Hughes, by then a lieutenant colonel, was honorably discharged from active duty in 1946 and was soon reassigned as a civilian intelligence analyst, returning to Europe. In this role, he was to befriend pioneering black State Department official Ralph Bunche. In the State Department, Hughes bemoaned the rise of the Cold War mentality. In late 1947, he left to return to Harvard as an instructor and as the associate director of its new Russian Research Center. However, Hughes felt that he unwittingly sabotaged his career there by his early support for former Vice President Henry Wallace for President in 1948. In 1950, Hughes married his first wife, Suzanne, a member of a wealthy and influential French Protestant family. Failing to be published as a historian at a level sufficient to allow him to be promoted in the atmosphere of the Harvard of that time, and somewhat ostracized for his activism, Hughes left Harvard for Stanford University in 1952 at the height of the McCarthy era.

Acclaim and activism

While in California, Hughes was published at a level sufficient to encourage Harvard to recall him, which it did in 1957. During this second stay at Harvard, Hughes became involved with SANE (then the Committee for a Sane Nuclear Policy, now Peace Action). Early in this period, he also engaged in a series of debates with a young Harvard professor of government, Henry Kissinger. In 1962, Hughes filed as an independent candidate for the final two years of the unexpired U.S. Senate term of President John F. Kennedy. Major-party candidates included Democratic Party members Edward M. Kennedy, the President's youngest brother, and Eddie McCormack, nephew of the Speaker of the House, and Republican George C. Lodge. Hughes collected well over the 72,000 signatures then required under Massachusetts law to be placed on the ballot as an independent candidate; the September Democratic primary eliminated McCormick from further contention.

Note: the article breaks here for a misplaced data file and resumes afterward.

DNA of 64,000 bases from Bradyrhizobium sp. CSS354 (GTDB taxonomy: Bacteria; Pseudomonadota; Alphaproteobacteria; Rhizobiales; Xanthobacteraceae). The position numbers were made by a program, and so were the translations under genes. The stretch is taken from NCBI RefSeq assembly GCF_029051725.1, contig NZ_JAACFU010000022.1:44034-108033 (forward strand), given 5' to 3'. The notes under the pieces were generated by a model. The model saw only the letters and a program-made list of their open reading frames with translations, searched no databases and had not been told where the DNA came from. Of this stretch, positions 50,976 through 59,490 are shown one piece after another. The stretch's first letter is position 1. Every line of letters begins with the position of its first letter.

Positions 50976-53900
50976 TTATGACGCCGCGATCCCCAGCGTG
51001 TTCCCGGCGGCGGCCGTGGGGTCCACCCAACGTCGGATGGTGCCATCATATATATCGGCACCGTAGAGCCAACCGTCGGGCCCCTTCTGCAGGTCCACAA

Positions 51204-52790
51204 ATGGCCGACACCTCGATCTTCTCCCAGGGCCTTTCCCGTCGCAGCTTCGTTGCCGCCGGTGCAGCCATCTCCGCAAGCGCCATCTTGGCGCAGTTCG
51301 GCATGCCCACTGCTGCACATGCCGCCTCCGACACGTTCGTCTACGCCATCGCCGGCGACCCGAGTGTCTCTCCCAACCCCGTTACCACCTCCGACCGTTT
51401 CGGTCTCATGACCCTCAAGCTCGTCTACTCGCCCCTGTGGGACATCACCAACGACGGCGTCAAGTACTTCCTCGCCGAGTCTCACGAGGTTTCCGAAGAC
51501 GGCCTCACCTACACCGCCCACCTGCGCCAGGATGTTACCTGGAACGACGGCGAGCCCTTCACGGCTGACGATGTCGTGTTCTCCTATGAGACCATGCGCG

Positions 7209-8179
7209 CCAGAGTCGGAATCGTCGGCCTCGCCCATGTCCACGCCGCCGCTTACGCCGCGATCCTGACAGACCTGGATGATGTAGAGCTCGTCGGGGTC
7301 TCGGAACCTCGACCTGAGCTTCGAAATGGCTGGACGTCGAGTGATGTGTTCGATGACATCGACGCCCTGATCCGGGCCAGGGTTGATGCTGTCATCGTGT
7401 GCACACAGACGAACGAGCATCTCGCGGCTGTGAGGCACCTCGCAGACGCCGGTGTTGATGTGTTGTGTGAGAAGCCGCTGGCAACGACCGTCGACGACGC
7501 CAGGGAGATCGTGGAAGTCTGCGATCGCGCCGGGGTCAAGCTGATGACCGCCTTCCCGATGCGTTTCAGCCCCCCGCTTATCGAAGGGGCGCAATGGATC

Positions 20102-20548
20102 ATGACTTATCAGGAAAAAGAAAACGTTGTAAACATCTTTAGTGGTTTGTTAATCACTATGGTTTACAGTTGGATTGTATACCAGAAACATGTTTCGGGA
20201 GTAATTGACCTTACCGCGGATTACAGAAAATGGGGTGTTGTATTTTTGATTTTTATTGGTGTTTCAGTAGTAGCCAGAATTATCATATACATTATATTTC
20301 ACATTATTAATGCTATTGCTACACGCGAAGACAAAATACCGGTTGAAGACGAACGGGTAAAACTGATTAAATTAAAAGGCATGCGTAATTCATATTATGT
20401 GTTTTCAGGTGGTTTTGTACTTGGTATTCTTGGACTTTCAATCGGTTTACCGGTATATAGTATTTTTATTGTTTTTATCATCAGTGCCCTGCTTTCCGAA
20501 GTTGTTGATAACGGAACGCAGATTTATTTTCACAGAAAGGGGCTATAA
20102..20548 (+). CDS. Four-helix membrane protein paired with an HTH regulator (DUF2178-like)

For most of the campaign, Hughes was taken seriously, even engaging in two televised debates with Lodge. (Kennedy, by now an overwhelming favorite, declined to participate.) Any chance, however slim, that Hughes might have had to win the election or even receive widespread support was destroyed in the aftermath of the Cuban Missile Crisis, only weeks before the election, in which the President and his other brother, Bobby, took the nation "to the brink" of nuclear confrontation with the Soviet Union. A pro-nuclear disarmament candidate suddenly seemed unrealistic and out of touch; Hughes received less than two per cent of the vote and far fewer votes than he previously had signatures. ("Ted" Kennedy won the election resoundingly and served in the seat until his death in 2009.)

Support of psychoanalysis and psychohistory

As a beneficiary of it, Hughes saw the value of psychoanalysis. His widow, Judith Hughes, is a European historian and psychoanalyst. He, in the words of his wife, "could not have lived the life he did, at least the last 40-plus years of it, without benefit of psychoanalysis." [2]

As a historian Stuart Hughes saw enormous value of the Freudian world view applied to history. In Gentleman Rebel he reported being close to his Harvard colleague Erik Erikson and serving in the "supporting cast" of psychohistory. [3] When Richard Schoenwald established the first psychohistory newsletter (the predecessor to The Psychohistory Review), Hughes made serious contributuions and encouraged the new and bold direction of the publication.

An important bibliographer of psychohistory, William Gilmore, calls "History and Psychoanalysis: The Explanation of Motive," in Hughes' book, History as Art and as Science (1964), an indispensable "classic" and "a must reading."[4] Hughes' memoirs are particularly revealing, as he does not begin his account with any mention of his distinguished family, but instead with a question from his psychoanalyst, Avery Weisman.